My husband, Matt Rugg, who has died aged 84, was an artist of distinction and a popular teacher for three decades at the Chelsea School of Art in London.
He was born in Bridgwater in Somerset to Albert Rugg and his wife, Kit (nee Thyer), and grew up in the nearby village of Limpley Stoke, where his parents ran the pub and where he lived an early life of playful discovery, finding things and amassing collections – an approach that later influenced his art.
His parents moved in 1942 to run a pub in Bath, where the Baedeker bombing raids on the city of that year were a terrifying experience that stayed with Matt throughout his life. His mother and father divorced immediately after the second world war, and he was then brought up by his sister, Myra, who went on to become a teacher, and her husband, John, who was a civil servant.
Matt attended City of Bath Boys’ school from 1946-54, followed by national service as a marine, though with a sense of detached irony as his main duties were as a librarian. He then gained a first class degree in fine art at King’s College, University of Durham, which was based in Newcastle.
Following his graduation in 1961 Matt exhibited with the London Group in 1961 and 1962 and featured in a show of 26 sculptors at the Institute of Contemporary Arts. He also showed in two travelling exhibitions organised by the Arts Council in 1962 and 1963 and had solo exhibitions at the New Art Centre in Chelsea in 1963, 1966 and 1970.
As a painter Matt imbued industrial and found materials with a lyrical interpretation, creating subtle reliefs – and the colour and freedom of line in his drawings was distinctive. He also had a passion for design, and made furniture.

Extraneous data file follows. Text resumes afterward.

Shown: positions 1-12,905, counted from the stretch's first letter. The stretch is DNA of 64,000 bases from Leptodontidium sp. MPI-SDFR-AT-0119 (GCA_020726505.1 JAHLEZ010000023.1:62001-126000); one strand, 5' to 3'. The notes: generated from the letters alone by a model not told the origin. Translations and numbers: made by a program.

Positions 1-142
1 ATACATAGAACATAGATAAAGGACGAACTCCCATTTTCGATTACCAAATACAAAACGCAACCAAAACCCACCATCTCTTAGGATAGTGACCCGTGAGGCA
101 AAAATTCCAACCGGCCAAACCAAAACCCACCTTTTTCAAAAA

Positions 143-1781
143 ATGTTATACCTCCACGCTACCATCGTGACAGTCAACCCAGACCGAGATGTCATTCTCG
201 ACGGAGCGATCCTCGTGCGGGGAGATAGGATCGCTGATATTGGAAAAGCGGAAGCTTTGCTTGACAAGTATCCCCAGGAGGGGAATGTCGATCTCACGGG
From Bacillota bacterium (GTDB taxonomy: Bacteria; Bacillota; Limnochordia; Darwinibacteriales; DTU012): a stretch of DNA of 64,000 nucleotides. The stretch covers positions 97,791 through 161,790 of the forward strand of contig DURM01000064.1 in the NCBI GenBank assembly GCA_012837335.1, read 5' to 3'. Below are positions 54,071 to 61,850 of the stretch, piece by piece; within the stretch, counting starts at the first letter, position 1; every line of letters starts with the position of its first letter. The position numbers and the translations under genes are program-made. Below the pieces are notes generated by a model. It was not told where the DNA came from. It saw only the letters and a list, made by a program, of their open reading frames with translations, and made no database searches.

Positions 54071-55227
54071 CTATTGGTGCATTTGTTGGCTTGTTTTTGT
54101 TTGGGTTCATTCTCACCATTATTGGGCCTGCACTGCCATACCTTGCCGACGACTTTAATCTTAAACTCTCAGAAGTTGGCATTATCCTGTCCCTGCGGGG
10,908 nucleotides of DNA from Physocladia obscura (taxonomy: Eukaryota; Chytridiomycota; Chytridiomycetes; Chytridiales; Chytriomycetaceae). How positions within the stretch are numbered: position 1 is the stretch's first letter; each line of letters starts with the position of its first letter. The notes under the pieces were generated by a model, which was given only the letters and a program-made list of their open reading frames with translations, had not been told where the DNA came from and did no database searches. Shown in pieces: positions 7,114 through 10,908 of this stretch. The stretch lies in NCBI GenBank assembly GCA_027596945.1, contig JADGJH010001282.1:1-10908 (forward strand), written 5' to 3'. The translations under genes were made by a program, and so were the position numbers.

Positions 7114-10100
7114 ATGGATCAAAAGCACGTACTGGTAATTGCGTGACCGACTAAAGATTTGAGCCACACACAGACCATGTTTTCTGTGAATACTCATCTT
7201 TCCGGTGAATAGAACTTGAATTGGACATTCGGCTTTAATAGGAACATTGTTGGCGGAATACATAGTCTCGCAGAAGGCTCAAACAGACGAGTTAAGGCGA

His work was exhibited in Milan in 1965 at the Galleria del Naviglio (a solo show) and in 1967 in a group show at the 18th Salon de la Jeune Peinture at the Musee d’Art Moderne in Paris.
In 1965 he began teaching sculpture at Chelsea School of Art, and from the late 70s onwards chose not to exhibit any work. However, he reappeared in 2011 with a well-received solo show, Silent Notation, inspired by reflections on the work of John Cage, at Chelsea FutureSpace in London, and followed up with Notations – Between Drawing and Sculpture, an exhibition at the Cut arts centre in Halesworth, Suffolk, in 2017.
There was no separation between who Matt was as an artist and as a man. His witty wordplay and sense of the absurd always shone through.
Matt was married to Akua Thomas in 1967 and they divorced in 1983 after a long separation, although they remained friends. He and I met in 1984 at Chelsea School of Art, where I was teaching art history, and were married in 1985.
He is survived by me and our son, Jack, his sister Myra and his half-sister Sandra.
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